Manifesto guide 2017: Key priorities
What are the top issues for each political party at the 2017 general election?
The cost of childcare can be crippling for families, with an average part-time nursery place now costing up to £6,000 a year. So what can the next Westminster government, along with the devolved powers in Cardiff, Edinburgh and Stormont, do to solve the crisis?
Would you help out at your child's nursery if it meant saving hundreds of pounds in childcare costs?
Parent partnership nurseries are pretty common in countries such as Canada and New Zealand, where 9% and 12% of nurseries, respectively, are parent-run on some level.
At least on the surface, it's a win-win. Nurseries save on labour costs and parents get their fees slashed.
"It costs me £260 a month. Otherwise it could cost £1,000 for a part-time place," says Marley Symondson, mother to two-year-old Etta, and a helper at Scallywags, a non-profit parent partnership nursery in inner London, every week.
Jim Davis, father to four-year-old Sylvie, agrees the system works. "Any member of staff that is willing to be overseen by parents 24/7 has got to be something special," he says.
All parents have to pass a criminal-record check to sign up. They are trained in child protection and health and safety and are expected to help with cooking, cleaning and maintenance.
For parents with a flexible working arrangement - about a third of UK parents, according to the Equality and Human Rights Commission - it can be a solution.
Parent-led childcare can also be really useful in helping parents learn about early education, according to the Family and Childcare Trust.
Given the UK's ageing population and the social-care funding crisis, could intergenerational day-care centres provide the answer?
Almost 20% of grandmothers already provide at least 10 hours of childcare a week in the UK, according to the charity Grandparents Plus, and 90% of them provide this care for nothing. But they don't tend to be elderly people in care homes.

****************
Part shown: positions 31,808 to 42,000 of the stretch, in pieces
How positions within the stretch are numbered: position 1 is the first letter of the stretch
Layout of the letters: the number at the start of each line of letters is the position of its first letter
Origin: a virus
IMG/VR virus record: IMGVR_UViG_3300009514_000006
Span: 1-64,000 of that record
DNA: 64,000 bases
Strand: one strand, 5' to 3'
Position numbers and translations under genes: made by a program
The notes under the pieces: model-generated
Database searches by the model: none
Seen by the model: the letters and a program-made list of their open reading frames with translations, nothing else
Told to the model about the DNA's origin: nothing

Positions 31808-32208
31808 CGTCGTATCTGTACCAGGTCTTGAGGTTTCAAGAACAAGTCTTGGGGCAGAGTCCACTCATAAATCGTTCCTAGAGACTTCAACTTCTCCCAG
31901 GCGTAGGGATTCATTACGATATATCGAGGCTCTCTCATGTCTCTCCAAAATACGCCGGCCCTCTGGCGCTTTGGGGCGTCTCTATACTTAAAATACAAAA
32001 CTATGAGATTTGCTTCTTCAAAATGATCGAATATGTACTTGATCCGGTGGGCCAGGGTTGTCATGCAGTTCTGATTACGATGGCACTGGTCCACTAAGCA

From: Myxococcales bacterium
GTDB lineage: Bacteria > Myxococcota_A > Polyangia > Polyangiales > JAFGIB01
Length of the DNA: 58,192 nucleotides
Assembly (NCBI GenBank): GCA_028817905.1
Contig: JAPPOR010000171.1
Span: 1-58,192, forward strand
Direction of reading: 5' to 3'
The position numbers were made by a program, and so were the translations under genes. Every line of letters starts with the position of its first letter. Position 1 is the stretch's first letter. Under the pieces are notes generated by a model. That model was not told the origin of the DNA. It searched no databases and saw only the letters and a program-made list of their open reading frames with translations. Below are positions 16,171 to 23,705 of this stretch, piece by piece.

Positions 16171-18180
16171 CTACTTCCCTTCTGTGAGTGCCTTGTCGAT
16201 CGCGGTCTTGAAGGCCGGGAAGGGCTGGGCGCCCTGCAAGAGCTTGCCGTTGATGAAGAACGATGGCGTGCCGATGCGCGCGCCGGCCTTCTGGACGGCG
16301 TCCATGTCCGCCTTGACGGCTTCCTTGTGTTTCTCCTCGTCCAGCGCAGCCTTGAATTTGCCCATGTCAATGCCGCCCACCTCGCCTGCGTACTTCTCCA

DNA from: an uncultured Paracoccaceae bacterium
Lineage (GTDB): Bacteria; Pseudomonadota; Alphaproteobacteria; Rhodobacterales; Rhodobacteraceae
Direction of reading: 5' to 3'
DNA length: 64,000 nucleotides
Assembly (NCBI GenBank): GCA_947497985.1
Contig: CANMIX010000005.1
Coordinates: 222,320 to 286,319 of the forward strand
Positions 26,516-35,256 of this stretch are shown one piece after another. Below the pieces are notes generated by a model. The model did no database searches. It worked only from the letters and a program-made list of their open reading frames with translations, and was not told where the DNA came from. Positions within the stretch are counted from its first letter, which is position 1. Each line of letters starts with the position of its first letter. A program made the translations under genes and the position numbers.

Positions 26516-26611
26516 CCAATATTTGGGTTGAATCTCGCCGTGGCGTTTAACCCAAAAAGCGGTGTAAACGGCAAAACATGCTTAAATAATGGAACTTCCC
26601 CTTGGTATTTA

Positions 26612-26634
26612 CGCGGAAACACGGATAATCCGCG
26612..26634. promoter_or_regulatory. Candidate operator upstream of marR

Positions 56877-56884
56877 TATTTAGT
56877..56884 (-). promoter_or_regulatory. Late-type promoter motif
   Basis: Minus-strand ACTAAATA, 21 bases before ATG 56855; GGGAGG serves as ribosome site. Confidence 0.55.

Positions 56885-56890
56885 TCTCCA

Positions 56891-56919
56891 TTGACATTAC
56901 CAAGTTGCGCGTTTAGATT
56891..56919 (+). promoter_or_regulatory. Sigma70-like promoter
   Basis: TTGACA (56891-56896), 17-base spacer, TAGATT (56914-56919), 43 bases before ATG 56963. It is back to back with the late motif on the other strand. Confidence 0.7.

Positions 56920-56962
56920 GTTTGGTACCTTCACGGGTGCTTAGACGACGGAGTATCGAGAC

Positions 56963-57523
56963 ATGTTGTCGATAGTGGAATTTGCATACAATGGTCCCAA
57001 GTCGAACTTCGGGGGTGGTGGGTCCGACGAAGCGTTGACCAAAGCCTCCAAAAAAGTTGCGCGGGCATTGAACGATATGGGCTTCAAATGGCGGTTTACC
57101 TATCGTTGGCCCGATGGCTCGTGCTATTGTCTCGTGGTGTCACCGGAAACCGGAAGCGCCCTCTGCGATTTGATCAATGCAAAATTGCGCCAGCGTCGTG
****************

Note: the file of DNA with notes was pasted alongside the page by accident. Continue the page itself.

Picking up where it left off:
Dr Nia Williams, an expert in child psychology at Bangor University who has run pilots with this kind of set-up, says intergenerational centres are "a no-brainer".
"Loneliness is a killer for old people and interaction can make a huge difference to their quality of life. Children tend to be outnumbered by about three to one and love the attention," she says.
A growing number of intergenerational centres, where people living in care homes play a role in looking after children, exist in Japan and the US, where it is thought 44% of the population face the challenge of looking after both elderly parents and young children.
Combining care "saves dollars while making sense," according to US organisation Generations United. "Intergenerational centres are a win-win-win. They are good for older adults, children and families," says executive director Donna Butts.
"The models vary - they can be campus, in senior centres or schools - but they share space. There is also a reduced admin effort, and staff retention is higher."
One potential solution lies in every community.
The traditional 9am-to-3pm school day does not always fit the demands of working parents, so why not put schools to more use and keep them open longer, possibly housing a baby childcare centre?
"Parents really need flexibility," says Antonia Simon, a research officer at Institute of Education. "Many spend lots of time ferrying kids around from one place to another, so having them under one roof, with breakfast clubs and after school clubs for two-year-olds, would really help."
Megan Jarvie, from the Family and Childcare Trust, says there is a "huge potential" for local authorities to work with schools and childcare providers to offer childcare from 8-6pm, year-round, if you look at how to bring down costs without bringing down quality.
"Schools are public buildings, so providing them for free during the holidays - when they are often empty - could make a significant difference," she says.
In 2013, a government report went even further, suggesting schools could provide occasional sleepovers to give parents a "night off". That would require a significant number of extra staff.
Of course, schools aren't the only public buildings that could be used to provide creches or nurseries.
Police stations, hospitals and airports are often cited as public spaces that are open 24/7, while shopping centres and office blocks can stay open late.
Whether parents would want to leave their children there is another matter.